Making Families Through Adoption provides a comprehensive look at adoption practices both in the United States and in other cultures, and a general understanding of the practices and ideology of kinship and family. The subject of adoption allows a window into discussions of what constitutes family or kin, the role of biological connectedness, oversight of parenting practices by the state, and the role of race, gender, sexuality, and socio-economic class in the building of families. While reviewing practices of and issues surrounding adoption, the authors highlight the ways these practices and discussions allow us greater insight into overall practices of kinship and family.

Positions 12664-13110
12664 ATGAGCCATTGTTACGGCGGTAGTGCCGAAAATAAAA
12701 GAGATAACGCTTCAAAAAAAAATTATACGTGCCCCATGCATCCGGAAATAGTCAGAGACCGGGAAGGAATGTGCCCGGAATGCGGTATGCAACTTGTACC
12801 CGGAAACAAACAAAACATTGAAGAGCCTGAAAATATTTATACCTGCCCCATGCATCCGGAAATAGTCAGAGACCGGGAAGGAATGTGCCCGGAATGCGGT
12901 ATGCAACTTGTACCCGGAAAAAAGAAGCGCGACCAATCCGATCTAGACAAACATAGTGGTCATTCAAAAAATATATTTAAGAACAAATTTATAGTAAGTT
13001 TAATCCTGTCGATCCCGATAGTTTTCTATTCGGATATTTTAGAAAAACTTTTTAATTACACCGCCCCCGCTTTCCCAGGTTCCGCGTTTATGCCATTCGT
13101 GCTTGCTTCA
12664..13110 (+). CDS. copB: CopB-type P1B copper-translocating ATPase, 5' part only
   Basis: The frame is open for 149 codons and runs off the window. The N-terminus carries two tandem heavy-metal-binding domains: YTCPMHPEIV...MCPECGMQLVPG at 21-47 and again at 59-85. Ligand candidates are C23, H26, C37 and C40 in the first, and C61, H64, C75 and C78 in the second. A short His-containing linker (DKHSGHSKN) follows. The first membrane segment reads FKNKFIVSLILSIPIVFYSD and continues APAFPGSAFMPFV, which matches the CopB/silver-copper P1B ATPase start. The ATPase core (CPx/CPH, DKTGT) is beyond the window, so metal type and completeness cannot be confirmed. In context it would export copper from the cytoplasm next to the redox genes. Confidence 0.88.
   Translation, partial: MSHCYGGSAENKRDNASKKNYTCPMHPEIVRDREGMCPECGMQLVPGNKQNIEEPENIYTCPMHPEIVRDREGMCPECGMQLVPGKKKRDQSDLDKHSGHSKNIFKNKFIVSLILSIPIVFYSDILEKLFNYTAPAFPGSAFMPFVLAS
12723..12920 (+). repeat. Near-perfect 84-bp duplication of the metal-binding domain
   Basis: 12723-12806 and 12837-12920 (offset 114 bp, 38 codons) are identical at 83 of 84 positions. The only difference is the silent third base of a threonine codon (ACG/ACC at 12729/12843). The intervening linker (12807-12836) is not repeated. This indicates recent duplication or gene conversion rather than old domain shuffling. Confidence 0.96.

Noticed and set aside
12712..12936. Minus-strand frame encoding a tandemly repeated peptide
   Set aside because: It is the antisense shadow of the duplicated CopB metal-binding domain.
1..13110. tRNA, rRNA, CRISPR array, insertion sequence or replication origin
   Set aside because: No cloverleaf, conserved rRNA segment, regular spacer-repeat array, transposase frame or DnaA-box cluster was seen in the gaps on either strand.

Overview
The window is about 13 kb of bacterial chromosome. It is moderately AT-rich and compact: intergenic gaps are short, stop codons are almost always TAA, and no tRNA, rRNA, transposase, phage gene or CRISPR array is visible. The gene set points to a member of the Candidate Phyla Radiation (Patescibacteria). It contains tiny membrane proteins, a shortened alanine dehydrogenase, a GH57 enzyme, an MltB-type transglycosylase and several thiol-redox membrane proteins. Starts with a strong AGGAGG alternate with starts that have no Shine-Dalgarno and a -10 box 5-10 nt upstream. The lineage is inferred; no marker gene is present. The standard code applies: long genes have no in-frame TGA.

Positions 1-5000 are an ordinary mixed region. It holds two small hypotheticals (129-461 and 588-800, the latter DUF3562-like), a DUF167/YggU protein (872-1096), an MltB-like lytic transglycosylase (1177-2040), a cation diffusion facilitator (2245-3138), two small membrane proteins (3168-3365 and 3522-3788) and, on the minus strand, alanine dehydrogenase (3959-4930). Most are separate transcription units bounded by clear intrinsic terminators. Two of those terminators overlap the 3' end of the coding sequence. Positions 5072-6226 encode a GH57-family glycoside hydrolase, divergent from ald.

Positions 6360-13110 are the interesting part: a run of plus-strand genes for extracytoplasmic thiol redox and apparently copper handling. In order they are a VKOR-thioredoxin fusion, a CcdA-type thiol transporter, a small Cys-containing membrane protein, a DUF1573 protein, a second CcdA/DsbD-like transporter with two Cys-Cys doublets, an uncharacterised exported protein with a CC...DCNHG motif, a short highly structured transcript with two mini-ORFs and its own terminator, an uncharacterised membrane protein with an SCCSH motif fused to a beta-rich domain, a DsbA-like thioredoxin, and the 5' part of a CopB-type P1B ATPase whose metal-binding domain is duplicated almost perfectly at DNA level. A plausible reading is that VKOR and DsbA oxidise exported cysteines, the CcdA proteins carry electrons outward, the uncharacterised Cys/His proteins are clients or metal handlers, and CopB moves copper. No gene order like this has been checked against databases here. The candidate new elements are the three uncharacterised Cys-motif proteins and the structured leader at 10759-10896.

Chapter 1. Adoption Across Cultures
Chapter 2. Adoption in the United States: Historical Perspectives
Chapter 3. Adoption: Private Decisions, Public Influences
Chapter 4. Race, Ethnicity, and Racism in Adoption and Fosterage Systems
Chapter 5. The Practices of Transnational Adoption
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